By Gregory Pings, manager of Content Marketing for Xerox
I’ll go out on a limb and guess that a conference — complete with keynote talks and peer-reviewed colloquiums — isn’t what most students consider a good time. But it might be if that conference challenged them to think big enough to design a technical or business solution that could impact at least one million people.
That got my attention too.
Welcome to the latest edition of Xerox Research Centre India’s annual Open Innovation exchange (XRCI Open), held in Bangalore, India, on January 22 – 23. This two-day, idea exchange attracted some of the keenest minds in India.
A 24-hour hackathon (held several months ago) drew more than 400 computer science students from six campuses of the Indian Institute of Technology and Indian Institute of Science. One winning team from each participating campus was chosen to work with Xerox researchers on innovative solutions for emerging market challenges.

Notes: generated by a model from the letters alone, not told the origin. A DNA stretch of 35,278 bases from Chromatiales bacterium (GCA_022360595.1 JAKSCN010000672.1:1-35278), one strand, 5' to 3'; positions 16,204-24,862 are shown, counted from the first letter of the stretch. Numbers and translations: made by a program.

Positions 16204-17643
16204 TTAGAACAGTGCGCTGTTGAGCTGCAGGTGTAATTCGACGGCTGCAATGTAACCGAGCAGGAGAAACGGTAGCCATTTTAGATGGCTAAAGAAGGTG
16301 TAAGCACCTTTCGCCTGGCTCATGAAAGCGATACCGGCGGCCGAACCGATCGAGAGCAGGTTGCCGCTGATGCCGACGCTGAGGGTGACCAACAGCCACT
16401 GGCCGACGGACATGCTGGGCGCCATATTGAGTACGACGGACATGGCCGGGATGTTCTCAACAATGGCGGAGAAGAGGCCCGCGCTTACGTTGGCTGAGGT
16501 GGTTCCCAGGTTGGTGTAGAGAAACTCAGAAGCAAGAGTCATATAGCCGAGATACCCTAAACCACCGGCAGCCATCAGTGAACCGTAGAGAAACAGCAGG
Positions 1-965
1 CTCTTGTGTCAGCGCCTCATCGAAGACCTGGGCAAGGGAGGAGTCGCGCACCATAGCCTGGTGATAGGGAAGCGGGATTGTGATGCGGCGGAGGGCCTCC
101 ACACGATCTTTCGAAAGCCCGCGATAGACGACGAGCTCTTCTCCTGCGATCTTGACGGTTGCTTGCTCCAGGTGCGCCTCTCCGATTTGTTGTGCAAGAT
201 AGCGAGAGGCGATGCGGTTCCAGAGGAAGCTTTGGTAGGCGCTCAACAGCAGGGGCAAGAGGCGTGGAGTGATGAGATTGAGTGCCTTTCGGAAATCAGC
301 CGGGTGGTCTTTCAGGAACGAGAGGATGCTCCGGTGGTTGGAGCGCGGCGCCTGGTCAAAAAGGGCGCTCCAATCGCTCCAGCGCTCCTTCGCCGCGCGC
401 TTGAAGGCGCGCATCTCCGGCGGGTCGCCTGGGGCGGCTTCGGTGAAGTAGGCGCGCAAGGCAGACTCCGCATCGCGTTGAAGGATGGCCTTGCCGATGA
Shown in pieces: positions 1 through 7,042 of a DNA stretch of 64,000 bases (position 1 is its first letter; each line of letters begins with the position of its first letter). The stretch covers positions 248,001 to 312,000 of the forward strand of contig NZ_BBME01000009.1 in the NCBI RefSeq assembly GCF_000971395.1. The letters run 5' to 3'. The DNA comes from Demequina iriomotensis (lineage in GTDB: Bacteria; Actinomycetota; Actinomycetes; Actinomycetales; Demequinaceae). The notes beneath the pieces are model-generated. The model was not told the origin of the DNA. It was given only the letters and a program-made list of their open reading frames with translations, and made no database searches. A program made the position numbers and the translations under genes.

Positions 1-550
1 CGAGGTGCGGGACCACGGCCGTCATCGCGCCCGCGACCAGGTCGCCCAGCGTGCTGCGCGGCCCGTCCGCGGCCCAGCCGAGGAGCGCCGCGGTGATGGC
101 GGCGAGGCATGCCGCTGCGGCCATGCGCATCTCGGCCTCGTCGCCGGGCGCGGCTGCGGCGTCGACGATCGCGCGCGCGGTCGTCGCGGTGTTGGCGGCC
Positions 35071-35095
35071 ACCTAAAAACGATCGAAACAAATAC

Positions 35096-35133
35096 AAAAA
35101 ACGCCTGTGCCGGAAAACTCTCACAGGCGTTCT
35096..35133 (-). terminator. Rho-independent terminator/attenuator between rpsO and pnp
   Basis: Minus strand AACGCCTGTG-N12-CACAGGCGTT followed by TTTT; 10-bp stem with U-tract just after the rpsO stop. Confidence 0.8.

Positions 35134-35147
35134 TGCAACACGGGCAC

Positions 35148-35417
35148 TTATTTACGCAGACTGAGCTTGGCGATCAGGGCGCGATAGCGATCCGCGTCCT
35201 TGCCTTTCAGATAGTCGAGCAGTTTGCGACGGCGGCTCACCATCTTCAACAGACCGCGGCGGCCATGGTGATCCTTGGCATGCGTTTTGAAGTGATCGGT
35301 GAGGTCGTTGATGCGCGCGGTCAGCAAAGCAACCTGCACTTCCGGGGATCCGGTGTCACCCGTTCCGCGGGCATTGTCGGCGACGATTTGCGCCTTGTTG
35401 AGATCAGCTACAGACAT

Students were expected to look for challenges within a particular domain such as healthcare, transportation or education. After defining the problem (for example, limited availability of doctors in rural areas) they worked with a one of our scientists to build a prototype solution.
The team from the Indian Institute of Technology in Kharagpur won with their idea to reduce the response time of ambulances in emergency situations. Their software solution not only takes into account the distance from the nearest ambulance, but also how long it will take to make the trip at any given time. The time factor is important in the metropolitan cities of India where a shorter distance does not necessarily imply less time to destination. The vehicular congestion in these cities plays the most critical role in making decisions about traffic management.
Not that the judges’ selection was easy. Competing solutions ranged from finding interesting ways to manage the traffic lights on a busy day, to creating an auto planner for traveling doctors who see patients in remote areas. Each team presented the effectiveness of their technique via a simulation or a prototype, which made the challenge more competitive.
Good things happen when you ask people to think big enough to impact one million lives. And while it’s not likely that you’ll see me at an industry-academia conference near you, I won’t be so quick to dismiss it outright.
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